Upholding education as one of the central features of our mission, the Pulitzer Center on Crisis Reporting has been bringing international journalists and their stories into classrooms across the United States and beyond for over 10 years. Last year, we partnered with Skype in the Classroom, allowing us to reach more diverse locations and more students than ever.
In the past year, our grantees have connected with 72 classes for Skype conversations that reached over 1,100 students. Unbounded by geography, our journalists presented in schools from Alabama to Kentucky to California in the U.S. and from Mexico to Malaysia to Greece abroad. Drawing on the diverse specializations of our grantees, we facilitated interactive, complementary discussions for students studying a wide range of subjects such as Digital Arts, Ocean Ecology, and Creative Writing and at grade levels from elementary through high school.
“[The journalist] was fabulous and kept the students engaged,” wrote Jessica Walsh, whose 4th grade students Skyped with Pulitzer Prize-nominated journalist Justin Catanoso. “He didn't talk over their heads. He talked ‘to’ them…It was wonderful for them to hear from someone who is out in the world researching everything we were discussing in class.”
Skype sessions begin with a brief presentation in which our reporters outline their background and relevant projects, followed by a Q&A that allows students to engage directly. We work with teachers to select the journalist best suited to their needs and connect the teacher and journalist in advance of the session. We also provide a wealth of teaching resources, including lesson plans connected to the reporting, so that students can get the most out of the experience.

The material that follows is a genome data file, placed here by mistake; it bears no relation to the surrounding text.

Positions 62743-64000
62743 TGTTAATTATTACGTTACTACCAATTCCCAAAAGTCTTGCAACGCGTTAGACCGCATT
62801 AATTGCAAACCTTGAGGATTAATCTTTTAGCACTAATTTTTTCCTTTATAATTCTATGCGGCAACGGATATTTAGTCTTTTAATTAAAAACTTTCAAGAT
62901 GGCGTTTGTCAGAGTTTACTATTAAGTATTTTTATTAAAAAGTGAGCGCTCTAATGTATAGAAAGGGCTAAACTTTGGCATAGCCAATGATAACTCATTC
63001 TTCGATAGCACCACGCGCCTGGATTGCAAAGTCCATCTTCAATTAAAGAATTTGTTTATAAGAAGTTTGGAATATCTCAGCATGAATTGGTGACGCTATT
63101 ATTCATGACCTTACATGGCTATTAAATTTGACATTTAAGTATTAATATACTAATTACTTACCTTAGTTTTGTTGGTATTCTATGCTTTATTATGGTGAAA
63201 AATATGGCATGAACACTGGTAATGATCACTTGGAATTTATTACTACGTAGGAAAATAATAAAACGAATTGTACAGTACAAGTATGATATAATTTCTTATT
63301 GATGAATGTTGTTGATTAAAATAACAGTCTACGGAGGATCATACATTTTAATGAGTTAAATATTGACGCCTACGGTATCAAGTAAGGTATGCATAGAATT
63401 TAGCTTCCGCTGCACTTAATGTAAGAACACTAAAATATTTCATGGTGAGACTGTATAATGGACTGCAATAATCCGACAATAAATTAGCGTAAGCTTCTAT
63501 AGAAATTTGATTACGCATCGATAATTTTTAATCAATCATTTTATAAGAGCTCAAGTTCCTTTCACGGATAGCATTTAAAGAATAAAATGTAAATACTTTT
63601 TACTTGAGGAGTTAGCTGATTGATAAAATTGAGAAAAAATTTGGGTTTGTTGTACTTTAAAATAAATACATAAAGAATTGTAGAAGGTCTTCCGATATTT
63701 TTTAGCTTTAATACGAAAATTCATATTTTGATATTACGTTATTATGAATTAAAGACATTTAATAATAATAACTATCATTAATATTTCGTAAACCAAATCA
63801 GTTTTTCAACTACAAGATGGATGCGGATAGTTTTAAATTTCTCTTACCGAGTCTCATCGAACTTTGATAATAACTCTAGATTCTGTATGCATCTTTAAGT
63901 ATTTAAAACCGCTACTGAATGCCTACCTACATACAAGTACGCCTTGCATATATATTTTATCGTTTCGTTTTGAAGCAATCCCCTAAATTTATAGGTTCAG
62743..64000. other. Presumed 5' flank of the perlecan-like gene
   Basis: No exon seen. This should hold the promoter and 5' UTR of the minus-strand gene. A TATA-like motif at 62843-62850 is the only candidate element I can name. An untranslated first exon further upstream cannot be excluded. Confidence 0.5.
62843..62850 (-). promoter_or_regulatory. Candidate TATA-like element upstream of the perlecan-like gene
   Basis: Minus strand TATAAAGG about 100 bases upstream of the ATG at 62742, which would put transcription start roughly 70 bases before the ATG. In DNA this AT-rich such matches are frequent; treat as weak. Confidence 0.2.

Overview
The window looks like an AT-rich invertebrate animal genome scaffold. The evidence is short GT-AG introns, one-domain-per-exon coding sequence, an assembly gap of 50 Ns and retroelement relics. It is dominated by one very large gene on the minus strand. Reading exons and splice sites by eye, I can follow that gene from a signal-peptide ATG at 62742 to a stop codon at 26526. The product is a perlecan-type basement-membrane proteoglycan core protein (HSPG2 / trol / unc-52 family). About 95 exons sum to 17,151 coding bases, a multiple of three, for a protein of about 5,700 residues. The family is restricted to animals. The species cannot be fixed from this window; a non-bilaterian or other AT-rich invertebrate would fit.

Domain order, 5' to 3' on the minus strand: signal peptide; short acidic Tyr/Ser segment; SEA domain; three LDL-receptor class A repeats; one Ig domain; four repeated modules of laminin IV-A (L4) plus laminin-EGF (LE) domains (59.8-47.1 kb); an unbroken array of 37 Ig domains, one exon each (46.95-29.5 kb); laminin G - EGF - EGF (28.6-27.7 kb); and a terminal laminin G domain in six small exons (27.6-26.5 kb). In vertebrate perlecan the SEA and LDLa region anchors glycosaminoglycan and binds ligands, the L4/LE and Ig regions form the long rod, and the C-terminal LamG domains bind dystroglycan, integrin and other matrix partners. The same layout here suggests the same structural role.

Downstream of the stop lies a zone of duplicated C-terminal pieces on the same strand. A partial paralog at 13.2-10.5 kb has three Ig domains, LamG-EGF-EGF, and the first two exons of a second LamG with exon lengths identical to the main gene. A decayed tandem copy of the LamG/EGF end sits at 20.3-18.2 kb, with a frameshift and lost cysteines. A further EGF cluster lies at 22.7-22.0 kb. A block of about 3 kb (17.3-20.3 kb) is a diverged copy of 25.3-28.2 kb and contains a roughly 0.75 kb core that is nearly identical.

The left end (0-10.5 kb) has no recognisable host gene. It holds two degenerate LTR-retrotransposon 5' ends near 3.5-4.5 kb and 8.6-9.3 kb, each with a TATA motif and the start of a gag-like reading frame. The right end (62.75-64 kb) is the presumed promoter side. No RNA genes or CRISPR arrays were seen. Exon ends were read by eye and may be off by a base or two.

“I was provided with a lesson builder plan and it was excellent. It let me integrate the topics of activism, social media, and journalism into my class,” wrote Zacha Ortiz, a 7th grade teacher in San Juan, Puerto Rico in a post-session survey about her Skype with grantee Kara Andrade. “My students were really amazed to understand how the research process is integrated in other fields outside science.”
Teachers have noted that speaking with a journalist gets students excited about learning and has a lasting impact. “[My students] have been talking about the effects of overfishing and talking about how to ask the right questions about what kinds of food they are eating,” wrote one educator after a journalist Skype session.
“[My students] said [the session] made them think more about kids like them who are growing up in Syria and Cuba,” wrote another. “They want to learn more about living in Syria and Cuba, as well as journalists who cover global issues.”
In the coming year, we hope to expand our Skype program to connect with more classrooms studying a broad range of issues, from climate change to migration to combating “alternative facts.” We are also offering an increasing number of professional development workshops over Skype, equipping teachers to use Pulitzer Center resources with their students all year long.
We are excited to work with educators to create a customized experience that matches their goals. Visit us at our Skype in the Classroom page or reach out to us directly at firstname.lastname@example.org to start collaborating with us.